Let’s Look At The H&K MP7 Pellet Gun
The H&K MP7 pellet gun is an interesting, recent introduction by Umarex USA. As an official licensee of the Heckler & Koch brand, Umarex has a number of airguns – as well as airsoft models – that carry this world-renowned brand.
The centerfire MP7 is a selective-fire “personal defense” weapon. So it’s unusual that Umarex should choose to create a pellet gun version of this model in single-shot, spring/piston configuration.
However, Umarex has done this before, with great results. For example, the Ruger Mk IV (Ruger is another brand officially-licensed by Umarex) is a single-shot breakbarrel pistol version of the semi-automatic .22LR pistol. It’s a great little gun that earned a HAM Gold Award on test!
So the H&K MP7 pellet gun could well follow in that mold. Of course, the breakbarrel action means that the gun is confined to single-shot operation. However it also eliminates the need – and cost – for the 12 Gram CO2 cartridges that typically power replica airguns.
Let’s take a closer look…
There’s little doubt that many kids will be attracted to the name, looks and size of the MP7. Indeed this gun offers the possibility of being a suitable training tool for them – under adult supervision, of course. Let’s face it, almost every shooter started his or her shooting life with an airgun!
The single-shot action is one basic safety feature that will appeal to the parents of young airgun enthusiasts. The second is that the short barrel means that the cocking effort is fairly high, probably requiring an adult to cock the gun before every shot.
The gun being examined by HAM requires a cocking effort of about 30 Lbs. This exactly matches the Umarex specs printed on the box.
The safety is of the push-across type. Perhaps surprisingly, it’s not automatically set to safe each time the MP7 is cocked.
The fire selector switch visible in the photograph above is – like the vast majority of other controls on the gun – simply a molded representation. It’s for show, not go.
For aiming, Umarex has sensibly decided to forgo iron sights. Instead the H&K MP7 pellet gun is bundled with an Axeon Optics 1 x 30 red dot sight. This mounts onto the top Picatinny rail. The size, weight and function complement the gun well. After all, this model will primarily be used for plinking.
At the manufacturer’s specified Muzzle Velocity of 490FPS, the Muzzle Energy will be in the sub-4 Ft/Lbs level. That’s plenty for fighting off feral soda cans, however it’s not enough for hunting. Again, most parents will be pleased about this.
The low power also means that the MP7 will be considered backyard-friendly for most shooters. Yes, that big slab on the barrel looks like a silencer, but that’s not actually the case. It does make the gun easier to cock, however, by acting as an extension to the barrel.
Meanwhile, back to the sights…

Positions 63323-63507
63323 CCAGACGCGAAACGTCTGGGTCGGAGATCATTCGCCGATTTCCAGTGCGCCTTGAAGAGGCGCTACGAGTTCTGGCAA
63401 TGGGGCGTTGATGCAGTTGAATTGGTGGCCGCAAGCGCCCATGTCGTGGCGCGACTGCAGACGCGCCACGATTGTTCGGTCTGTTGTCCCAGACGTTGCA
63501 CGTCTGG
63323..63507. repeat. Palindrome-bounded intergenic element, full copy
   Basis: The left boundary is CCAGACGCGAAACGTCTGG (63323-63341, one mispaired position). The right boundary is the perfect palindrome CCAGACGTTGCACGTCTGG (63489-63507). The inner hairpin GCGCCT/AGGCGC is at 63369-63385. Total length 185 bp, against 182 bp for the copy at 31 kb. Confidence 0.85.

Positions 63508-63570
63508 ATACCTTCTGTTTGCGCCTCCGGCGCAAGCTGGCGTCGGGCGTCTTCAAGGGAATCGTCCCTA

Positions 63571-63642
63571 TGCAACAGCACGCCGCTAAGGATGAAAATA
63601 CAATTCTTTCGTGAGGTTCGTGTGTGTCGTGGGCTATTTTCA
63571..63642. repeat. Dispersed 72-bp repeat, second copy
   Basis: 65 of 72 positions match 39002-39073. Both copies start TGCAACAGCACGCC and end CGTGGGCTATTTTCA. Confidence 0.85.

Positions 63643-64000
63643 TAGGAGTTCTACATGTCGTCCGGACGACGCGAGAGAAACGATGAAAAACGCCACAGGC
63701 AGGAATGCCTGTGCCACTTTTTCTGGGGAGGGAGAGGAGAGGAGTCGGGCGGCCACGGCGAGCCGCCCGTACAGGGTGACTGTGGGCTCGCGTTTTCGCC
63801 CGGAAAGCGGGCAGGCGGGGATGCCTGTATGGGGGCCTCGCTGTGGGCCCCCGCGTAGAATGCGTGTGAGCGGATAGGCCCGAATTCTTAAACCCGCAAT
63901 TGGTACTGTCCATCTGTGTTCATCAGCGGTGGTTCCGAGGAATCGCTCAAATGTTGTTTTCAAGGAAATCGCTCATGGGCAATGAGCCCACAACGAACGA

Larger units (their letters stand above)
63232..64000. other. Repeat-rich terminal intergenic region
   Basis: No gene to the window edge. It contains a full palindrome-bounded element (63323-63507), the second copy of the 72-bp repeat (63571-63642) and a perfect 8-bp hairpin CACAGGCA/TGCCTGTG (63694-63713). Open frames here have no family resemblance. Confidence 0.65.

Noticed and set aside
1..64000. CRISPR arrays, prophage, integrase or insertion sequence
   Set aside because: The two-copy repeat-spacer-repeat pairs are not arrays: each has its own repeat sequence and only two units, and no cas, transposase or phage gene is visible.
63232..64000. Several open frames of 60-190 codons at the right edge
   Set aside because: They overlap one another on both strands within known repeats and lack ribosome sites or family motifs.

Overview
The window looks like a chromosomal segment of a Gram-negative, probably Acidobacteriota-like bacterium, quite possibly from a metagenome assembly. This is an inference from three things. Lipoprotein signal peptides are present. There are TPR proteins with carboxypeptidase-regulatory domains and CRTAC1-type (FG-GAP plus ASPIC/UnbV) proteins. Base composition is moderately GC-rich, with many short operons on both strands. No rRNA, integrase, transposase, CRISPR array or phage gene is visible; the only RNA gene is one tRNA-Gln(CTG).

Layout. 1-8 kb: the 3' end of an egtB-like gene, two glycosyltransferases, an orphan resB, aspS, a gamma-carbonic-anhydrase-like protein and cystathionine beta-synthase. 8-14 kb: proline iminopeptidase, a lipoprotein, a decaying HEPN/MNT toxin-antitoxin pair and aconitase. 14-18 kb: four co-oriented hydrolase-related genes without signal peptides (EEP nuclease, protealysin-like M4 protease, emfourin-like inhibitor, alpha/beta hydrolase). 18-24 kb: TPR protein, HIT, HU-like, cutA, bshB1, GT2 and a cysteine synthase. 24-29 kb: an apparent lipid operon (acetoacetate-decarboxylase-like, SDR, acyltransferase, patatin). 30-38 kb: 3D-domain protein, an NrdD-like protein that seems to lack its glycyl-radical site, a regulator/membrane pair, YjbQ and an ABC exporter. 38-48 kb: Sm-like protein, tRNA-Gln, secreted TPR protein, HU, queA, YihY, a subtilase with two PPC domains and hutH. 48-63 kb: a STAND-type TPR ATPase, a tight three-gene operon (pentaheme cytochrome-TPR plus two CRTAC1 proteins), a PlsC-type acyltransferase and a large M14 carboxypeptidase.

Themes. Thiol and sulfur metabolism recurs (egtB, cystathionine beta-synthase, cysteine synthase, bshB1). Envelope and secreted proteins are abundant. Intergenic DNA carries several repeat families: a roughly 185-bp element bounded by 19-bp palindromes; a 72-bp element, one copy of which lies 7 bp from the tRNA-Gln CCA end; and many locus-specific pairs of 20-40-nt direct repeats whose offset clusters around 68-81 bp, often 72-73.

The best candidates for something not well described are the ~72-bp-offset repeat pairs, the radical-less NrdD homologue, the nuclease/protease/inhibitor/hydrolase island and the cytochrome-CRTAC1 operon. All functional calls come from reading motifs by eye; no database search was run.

The bundled Axeon red dot sight is functionally perfectly fine. However, it was rather low-set for the long-necked HAM Team. Comfort and accuracy would undoubtedly be improved if the sight was raised using a suitable riser.
As an example, we mounted a Leapers red/green dot sight, model SCP-DS3840W. As you can see, the eyepiece of this sight sits far higher above the barrel than the Axeon sight. That made the MP7 much more comfortable for us to shoot.
A notable feature of the MP7 is the collapsible stock. This is functional in the H&K MP7 pellet gun, however there’s just three positions. They’re full-in, full-out and mid-way.
The mid-position length is achieved by the catch position in the right hand rail. There’s a stock release at the rear of the action that locks and unlocks the stock. (It’s surprisingly difficult to use, at least on the sample tested by HAM).
With the stock completely retracted, the length of pull – distance from the trigger blade to the buttplate – is just 8 Inches. The mid-position gives a 12 3/4-Inch length of pull. At full extension, it’s a whopping 19 Inches!
The mid position would probably be ideal for most kids, while the full extension caters for adults. But it would have been good to have had one additional option between the 12 3/4 and 19-Inch positions. The additional manufacturing cost would be minimal, but a pull length of – say – 15 Inches – would be ideal for many shooters.
Umarex certainly didn’t hold back on Picatinny rails for the H&K MP7 pellet gun! As can be seen in the photograph below, they’re along the full length of the compression tube, on the rear of the barrel and at either side of the stock.
Also visible if the substantial forward sling mount. The rear one is attached to the buttplate…
… not to the rear of the receiver. That position is “blind” as can be seen from the photograph above.
All-in-all, this is an intriguing new model that could well prove to be a popular plinker. So why no shooting tests yet?
Well, the sample here is dieseling quite well. That’s caused by oil inside the compression tube from manufacture and causes – among other things – inconsistent FPS. It’s common among new spring/piston airguns and so is no cause for concern as dieseling disappears after a number of shots.
We just need to keep shooting the MP7 until it stops before being able to undertake any meaningful tests…